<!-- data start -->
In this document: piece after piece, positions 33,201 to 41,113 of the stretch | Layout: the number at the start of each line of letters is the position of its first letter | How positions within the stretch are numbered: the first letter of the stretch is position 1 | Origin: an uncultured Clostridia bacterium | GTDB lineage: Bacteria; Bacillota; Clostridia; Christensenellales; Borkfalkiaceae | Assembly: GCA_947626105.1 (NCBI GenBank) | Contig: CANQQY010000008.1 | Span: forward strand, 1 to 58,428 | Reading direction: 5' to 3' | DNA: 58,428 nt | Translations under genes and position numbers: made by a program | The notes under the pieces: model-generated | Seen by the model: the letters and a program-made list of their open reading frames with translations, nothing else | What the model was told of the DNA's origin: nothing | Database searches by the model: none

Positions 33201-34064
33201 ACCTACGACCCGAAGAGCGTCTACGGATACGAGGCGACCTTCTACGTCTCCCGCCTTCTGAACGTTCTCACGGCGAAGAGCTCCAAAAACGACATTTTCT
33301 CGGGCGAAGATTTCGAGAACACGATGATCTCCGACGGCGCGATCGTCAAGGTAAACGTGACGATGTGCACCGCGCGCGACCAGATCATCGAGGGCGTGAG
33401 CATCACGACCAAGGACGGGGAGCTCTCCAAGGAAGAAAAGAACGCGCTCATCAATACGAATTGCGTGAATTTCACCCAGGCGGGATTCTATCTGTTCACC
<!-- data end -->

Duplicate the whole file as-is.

In this document: piece after piece, positions 33,201 to 41,113 of the stretch | Layout: the number at the start of each line of letters is the position of its first letter | How positions within the stretch are numbered: the first letter of the stretch is position 1 | Origin: an uncultured Clostridia bacterium | GTDB lineage: Bacteria; Bacillota; Clostridia; Christensenellales; Borkfalkiaceae | Assembly: GCA_947626105.1 (NCBI GenBank) | Contig: CANQQY010000008.1 | Span: forward strand, 1 to 58,428 | Reading direction: 5' to 3' | DNA: 58,428 nt | Translations under genes and position numbers: made by a program | The notes under the pieces: model-generated | Seen by the model: the letters and a program-made list of their open reading frames with translations, nothing else | What the model was told of the DNA's origin: nothing | Database searches by the model: none

Positions 33201-34064
33201 ACCTACGACCCGAAGAGCGTCTACGGATACGAGGCGACCTTCTACGTCTCCCGCCTTCTGAACGTTCTCACGGCGAAGAGCTCCAAAAACGACATTTTCT
33301 CGGGCGAAGATTTCGAGAACACGATGATCTCCGACGGCGCGATCGTCAAGGTAAACGTGACGATGTGCACCGCGCGCGACCAGATCATCGAGGGCGTGAG
33401 CATCACGACCAAGGACGGGGAGCTCTCCAAGGAAGAAAAGAACGCGCTCATCAATACGAATTGCGTGAATTTCACCCAGGCGGGATTCTATCTGTTCACC